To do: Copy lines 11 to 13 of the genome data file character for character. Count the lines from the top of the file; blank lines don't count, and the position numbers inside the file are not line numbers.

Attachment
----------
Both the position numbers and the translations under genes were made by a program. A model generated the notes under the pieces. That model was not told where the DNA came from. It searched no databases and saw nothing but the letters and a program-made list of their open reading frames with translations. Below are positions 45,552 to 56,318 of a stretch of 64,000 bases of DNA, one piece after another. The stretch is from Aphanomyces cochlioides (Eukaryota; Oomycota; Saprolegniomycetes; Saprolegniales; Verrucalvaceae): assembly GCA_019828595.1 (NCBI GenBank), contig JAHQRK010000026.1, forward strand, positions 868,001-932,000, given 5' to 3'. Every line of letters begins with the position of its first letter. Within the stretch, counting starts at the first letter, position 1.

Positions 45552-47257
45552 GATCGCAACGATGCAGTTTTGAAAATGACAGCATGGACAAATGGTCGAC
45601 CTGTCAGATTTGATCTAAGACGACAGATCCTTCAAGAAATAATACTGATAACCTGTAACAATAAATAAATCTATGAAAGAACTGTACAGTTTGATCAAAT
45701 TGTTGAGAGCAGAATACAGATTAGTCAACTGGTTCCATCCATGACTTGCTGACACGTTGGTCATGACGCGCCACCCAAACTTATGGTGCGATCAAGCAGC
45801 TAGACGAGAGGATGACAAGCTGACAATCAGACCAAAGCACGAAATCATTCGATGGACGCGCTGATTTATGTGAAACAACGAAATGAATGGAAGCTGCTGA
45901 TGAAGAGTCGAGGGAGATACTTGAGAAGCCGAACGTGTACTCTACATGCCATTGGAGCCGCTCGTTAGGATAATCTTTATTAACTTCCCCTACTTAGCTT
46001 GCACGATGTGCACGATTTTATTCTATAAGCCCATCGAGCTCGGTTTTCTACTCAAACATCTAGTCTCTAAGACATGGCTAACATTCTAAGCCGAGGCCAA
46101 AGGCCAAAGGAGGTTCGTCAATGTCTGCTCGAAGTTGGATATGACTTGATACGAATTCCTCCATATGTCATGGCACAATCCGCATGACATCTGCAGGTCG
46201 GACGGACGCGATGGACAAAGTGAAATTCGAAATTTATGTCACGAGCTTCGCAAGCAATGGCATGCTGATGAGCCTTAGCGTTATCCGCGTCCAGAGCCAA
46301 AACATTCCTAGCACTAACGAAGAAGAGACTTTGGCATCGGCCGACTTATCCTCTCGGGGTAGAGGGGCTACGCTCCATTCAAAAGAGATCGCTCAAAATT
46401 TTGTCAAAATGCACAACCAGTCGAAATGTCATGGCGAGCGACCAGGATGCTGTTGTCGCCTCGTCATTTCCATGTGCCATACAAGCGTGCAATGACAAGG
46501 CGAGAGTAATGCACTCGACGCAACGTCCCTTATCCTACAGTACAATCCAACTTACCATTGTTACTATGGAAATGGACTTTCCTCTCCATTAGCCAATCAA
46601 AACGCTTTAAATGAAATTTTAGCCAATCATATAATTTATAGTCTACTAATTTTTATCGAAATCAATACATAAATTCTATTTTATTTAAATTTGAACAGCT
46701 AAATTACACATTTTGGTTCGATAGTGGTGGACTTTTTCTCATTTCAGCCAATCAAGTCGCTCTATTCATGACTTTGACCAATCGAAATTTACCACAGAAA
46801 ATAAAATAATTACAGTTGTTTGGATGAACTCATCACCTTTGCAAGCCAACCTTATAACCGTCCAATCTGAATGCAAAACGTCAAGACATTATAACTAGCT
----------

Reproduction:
46301 AACATTCCTAGCACTAACGAAGAAGAGACTTTGGCATCGGCCGACTTATCCTCTCGGGGTAGAGGGGCTACGCTCCATTCAAAAGAGATCGCTCAAAATT
46401 TTGTCAAAATGCACAACCAGTCGAAATGTCATGGCGAGCGACCAGGATGCTGTTGTCGCCTCGTCATTTCCATGTGCCATACAAGCGTGCAATGACAAGG
46501 CGAGAGTAATGCACTCGACGCAACGTCCCTTATCCTACAGTACAATCCAACTTACCATTGTTACTATGGAAATGGACTTTCCTCTCCATTAGCCAATCAA